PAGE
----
Our Integrated Well Services (IWS) team has developed a number of solutions. We have an automatic vertical drilling system that ensures a perfectly vertical well path, minimizing casing-borehole contact during directional drilling. That’s an automated down-hole solution for well integrity. These same fluids are coming back to the surface, so using non-metallic flexible pipes can reduce the corrosion risk. We have that solution now for the surface, but the piping structures underground could also use non-metallic materials in the future. That is a unique capability in this area.

Supercritical geothermal = fewer emissions + more power

We are working with Alta Rock Energy to develop a project at Newberry Volcano in Oregon, USA, which will be the first super-hot rock geothermal resource. They already have an enhanced geothermal system there, but it has the potential for supercritical geothermal if we go deeper. We have to drill 4-5 km to reach the high-temperature zones, and we will need to bring different technology and techniques to harvest that heat. When we drill one single deep, supercritical well, we can model how much power we could generate from this unconventional well, compared to conventional geothermal. We are looking at ten times more power generated, less CO2 released, and less water used.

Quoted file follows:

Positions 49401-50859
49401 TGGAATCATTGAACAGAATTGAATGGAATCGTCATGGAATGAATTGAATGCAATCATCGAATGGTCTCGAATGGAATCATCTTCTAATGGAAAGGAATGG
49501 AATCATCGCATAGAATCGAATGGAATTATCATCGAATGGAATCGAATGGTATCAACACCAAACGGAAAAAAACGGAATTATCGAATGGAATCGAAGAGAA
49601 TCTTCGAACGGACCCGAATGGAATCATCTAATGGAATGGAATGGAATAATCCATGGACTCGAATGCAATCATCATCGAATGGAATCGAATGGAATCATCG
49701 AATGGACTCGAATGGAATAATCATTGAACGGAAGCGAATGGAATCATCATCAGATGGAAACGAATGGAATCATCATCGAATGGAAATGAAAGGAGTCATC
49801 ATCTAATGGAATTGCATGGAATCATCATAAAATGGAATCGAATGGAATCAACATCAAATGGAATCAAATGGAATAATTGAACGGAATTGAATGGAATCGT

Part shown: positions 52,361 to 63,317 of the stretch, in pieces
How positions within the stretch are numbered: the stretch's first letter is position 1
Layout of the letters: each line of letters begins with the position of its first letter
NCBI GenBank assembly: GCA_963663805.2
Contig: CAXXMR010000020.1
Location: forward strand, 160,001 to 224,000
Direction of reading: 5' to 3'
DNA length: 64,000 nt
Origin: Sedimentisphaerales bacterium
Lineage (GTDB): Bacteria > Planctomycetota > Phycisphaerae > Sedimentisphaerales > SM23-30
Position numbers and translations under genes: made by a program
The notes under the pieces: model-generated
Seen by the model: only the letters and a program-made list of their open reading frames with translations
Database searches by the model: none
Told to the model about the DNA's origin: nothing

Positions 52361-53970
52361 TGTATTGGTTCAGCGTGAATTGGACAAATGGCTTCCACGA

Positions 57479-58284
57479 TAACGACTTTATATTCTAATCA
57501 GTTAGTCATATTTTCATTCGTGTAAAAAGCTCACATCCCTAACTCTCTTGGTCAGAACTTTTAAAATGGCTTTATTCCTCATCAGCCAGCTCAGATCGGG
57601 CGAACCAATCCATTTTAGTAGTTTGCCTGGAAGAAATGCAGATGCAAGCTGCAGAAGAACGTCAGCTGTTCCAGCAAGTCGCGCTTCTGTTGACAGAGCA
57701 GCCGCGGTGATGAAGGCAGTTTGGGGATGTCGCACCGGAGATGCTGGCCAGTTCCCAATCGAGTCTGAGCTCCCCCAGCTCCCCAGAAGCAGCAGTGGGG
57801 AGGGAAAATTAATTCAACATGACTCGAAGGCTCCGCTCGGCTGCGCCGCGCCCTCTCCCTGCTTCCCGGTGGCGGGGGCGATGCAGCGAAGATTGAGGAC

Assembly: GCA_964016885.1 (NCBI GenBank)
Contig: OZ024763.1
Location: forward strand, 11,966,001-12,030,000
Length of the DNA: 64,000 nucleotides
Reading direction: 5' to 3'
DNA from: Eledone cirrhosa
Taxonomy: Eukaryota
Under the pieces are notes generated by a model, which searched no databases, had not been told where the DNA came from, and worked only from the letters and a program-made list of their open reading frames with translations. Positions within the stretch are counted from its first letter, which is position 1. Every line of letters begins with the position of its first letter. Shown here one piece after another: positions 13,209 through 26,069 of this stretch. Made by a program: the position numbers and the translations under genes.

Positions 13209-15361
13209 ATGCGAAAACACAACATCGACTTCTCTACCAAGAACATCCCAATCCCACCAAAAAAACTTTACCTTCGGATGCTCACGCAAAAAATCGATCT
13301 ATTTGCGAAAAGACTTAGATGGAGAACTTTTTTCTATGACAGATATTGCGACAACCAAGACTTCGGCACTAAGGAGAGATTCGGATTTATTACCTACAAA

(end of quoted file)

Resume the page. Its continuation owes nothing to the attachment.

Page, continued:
Pushing the energy envelope with additive manufacturing

Baker Hughes is a finalist in the American-Made Challenges Geothermal Manufacturing Prize. I co-lead the team with my colleague Rob Krumm to propose an additive-manufactured back-up ring. This is a key component used in high-performance packers in completions for geothermal applications. To cope with the extreme conditions, we used a combination of 3D printing and conventional machining to make components that can cope with up to 450 degrees Fahrenheit and 10,000 PSI.

We are using a combination of existing technology and additive manufacturing to improve the performance of our geothermal products. It can be applied in our drilling system, drill bits, heat exchangers – any part you can name. Additive manufacturing, along with non-metallics, will change the future of enhanced geothermal systems. The team is working on the last stage of the competition and will manufacture an advanced functional prototype with all AM components fully incorporated. The submission deadline is July 2022, and contest winners will be announced around August 2022.